Modern vehicles are increasingly sophisticated, with digital engine and suspension controls and ever more complex mechanical systems. This has given us a world where the humblest entry-level Hyundai hatchback boasts a level of efficiency, reliability, and safety that was once unimaginable in even the most prestigious high-dollar luxury battleship. This is, of course, a good thing--but as we've sometimes lamented here at Car Lust, all of this sophistication also means that there's not as much of a place for the do-it-yourself mechanic as there once was.
The same is true of motorsports. These days, racing is something it usually takes serious dollars to get into. NASCAR "stock car" racing, once the home of self-taught "good ol' boys" who race-prepared Hudson flathead straight sixes by the seat of their pants in corner garages, no longer has much (if anything) to do with "stock" cars--that is, cars you can actually buy at your local dealer and drive on the street. Today's NASCARs are purpose-built racing vehicles costing millions to design and build. Indy cars, F1, endurance racing--these are even less accessable to the non-professional. There's little room these days for the hot rod assembled from junkyard components, the dirt track racer built in someone's garage--hell, even Soap Box Derby cars have been commodified and standardized and come in easy-to-assemble kit form!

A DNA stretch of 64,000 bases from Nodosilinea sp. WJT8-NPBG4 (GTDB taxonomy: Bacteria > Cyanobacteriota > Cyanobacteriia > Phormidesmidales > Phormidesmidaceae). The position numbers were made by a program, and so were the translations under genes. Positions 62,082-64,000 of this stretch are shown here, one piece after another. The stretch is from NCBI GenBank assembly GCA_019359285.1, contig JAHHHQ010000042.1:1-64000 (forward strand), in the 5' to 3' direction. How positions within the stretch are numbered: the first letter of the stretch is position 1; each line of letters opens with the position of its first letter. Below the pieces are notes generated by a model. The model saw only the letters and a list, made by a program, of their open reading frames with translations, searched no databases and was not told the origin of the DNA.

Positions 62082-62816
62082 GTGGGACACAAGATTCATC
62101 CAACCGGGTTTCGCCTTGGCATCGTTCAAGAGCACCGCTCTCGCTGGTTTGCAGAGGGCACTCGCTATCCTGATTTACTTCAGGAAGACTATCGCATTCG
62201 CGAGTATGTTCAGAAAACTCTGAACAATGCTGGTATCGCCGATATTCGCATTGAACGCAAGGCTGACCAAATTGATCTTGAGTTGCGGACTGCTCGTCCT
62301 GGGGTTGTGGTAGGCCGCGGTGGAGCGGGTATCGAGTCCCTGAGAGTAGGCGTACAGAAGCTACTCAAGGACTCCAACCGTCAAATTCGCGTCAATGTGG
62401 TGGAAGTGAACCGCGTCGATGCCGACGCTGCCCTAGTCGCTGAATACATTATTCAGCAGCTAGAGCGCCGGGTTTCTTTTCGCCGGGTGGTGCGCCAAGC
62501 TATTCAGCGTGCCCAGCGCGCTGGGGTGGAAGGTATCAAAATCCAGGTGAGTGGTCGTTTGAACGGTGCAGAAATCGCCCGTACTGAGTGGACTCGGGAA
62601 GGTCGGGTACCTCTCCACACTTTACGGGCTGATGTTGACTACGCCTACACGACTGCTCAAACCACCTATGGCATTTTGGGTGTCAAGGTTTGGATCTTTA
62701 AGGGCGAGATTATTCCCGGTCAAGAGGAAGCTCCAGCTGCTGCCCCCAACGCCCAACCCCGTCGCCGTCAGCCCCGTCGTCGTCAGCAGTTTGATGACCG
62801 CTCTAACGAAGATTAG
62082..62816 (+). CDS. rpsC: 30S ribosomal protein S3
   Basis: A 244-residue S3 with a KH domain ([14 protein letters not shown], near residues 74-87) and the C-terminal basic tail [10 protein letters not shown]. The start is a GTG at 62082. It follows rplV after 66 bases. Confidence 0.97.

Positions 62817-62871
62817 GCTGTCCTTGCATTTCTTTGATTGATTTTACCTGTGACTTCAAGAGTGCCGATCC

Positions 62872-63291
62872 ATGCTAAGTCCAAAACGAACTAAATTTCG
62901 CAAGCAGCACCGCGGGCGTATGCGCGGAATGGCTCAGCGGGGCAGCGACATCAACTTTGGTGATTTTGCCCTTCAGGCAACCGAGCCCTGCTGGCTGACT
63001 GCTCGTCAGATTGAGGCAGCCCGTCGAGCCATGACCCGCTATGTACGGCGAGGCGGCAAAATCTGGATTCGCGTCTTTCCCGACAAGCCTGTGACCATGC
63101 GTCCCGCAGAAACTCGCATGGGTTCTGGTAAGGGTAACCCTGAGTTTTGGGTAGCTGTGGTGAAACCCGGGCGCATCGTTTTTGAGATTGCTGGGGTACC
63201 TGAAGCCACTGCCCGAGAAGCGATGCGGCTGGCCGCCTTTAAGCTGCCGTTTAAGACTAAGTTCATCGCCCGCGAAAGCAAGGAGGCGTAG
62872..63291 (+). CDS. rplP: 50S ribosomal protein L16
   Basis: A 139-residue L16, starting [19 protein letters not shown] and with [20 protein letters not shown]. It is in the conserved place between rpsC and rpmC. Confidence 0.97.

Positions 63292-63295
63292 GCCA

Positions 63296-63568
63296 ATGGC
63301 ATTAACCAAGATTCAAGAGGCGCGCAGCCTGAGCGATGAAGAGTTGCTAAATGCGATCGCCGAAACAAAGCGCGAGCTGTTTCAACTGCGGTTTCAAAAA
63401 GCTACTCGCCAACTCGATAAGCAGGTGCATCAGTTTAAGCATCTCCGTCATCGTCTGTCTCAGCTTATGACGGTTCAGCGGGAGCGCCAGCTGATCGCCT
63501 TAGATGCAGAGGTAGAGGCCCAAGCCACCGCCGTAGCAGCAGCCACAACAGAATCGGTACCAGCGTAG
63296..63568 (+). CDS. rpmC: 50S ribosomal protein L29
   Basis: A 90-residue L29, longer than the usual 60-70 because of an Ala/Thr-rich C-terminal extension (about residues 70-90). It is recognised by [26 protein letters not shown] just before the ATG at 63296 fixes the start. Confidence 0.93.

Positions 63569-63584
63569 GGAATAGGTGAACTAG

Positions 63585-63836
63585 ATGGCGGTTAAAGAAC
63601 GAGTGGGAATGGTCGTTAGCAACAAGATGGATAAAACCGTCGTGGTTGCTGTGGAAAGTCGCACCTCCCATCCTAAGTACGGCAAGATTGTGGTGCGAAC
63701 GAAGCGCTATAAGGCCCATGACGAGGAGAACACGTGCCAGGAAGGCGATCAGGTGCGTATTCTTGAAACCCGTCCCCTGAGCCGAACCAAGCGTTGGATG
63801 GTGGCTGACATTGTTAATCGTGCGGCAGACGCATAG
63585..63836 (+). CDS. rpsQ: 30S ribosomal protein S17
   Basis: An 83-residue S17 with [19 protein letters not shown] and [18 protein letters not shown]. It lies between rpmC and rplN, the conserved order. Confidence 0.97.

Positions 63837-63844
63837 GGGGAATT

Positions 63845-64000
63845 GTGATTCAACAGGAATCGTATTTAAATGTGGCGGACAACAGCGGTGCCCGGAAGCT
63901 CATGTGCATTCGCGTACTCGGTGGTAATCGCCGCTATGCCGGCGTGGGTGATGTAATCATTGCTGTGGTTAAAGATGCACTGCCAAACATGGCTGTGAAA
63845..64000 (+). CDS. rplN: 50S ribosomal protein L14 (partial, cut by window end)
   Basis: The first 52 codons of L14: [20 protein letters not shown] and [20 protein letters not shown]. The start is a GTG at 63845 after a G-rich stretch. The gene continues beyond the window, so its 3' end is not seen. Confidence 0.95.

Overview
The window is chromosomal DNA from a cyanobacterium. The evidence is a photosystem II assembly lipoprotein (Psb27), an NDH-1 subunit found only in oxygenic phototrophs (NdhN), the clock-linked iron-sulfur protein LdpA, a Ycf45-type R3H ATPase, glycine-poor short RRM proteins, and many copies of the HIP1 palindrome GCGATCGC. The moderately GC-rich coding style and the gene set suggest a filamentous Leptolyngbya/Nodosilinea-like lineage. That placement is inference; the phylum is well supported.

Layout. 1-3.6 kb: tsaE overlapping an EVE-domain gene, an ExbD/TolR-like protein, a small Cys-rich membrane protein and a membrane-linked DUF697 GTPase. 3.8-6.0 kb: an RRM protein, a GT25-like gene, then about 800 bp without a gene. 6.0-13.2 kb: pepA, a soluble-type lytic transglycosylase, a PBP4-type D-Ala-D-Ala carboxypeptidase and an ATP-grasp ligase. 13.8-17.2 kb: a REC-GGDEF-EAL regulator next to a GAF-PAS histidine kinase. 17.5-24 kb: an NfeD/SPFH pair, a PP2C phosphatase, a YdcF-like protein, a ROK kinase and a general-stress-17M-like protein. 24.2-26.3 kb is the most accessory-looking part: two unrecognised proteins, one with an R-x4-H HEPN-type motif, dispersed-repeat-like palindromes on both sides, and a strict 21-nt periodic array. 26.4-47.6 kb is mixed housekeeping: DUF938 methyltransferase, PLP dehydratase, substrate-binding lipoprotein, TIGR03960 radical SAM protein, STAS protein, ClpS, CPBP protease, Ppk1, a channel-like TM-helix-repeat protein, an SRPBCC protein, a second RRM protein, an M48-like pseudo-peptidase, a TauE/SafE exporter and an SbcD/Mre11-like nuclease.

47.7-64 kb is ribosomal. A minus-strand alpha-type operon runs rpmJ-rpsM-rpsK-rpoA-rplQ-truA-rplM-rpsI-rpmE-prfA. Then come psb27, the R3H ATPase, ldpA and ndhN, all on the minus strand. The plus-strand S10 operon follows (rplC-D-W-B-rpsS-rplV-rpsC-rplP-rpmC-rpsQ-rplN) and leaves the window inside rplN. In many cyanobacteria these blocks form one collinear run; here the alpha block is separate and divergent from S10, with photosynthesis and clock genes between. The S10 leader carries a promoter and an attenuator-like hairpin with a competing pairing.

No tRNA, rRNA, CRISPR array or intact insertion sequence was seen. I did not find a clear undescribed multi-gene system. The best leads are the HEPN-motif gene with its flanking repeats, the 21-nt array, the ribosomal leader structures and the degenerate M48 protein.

So what's left for the backyard automaker? Is there still such a thing as entry-level motorsports for people who design and build their own iron and don't have a degree in mechanical engineering or corporate sponsors writing checks for them? Is there a class of competition cars that can be built by motivated amateur craftsmen of average skill using ordinary materials, hand tools, and kitchen utensils found in the typical American home?
I'm happy to say that there is still such a thing, if you know where to look for it. One example is the sport of cyclekart racing.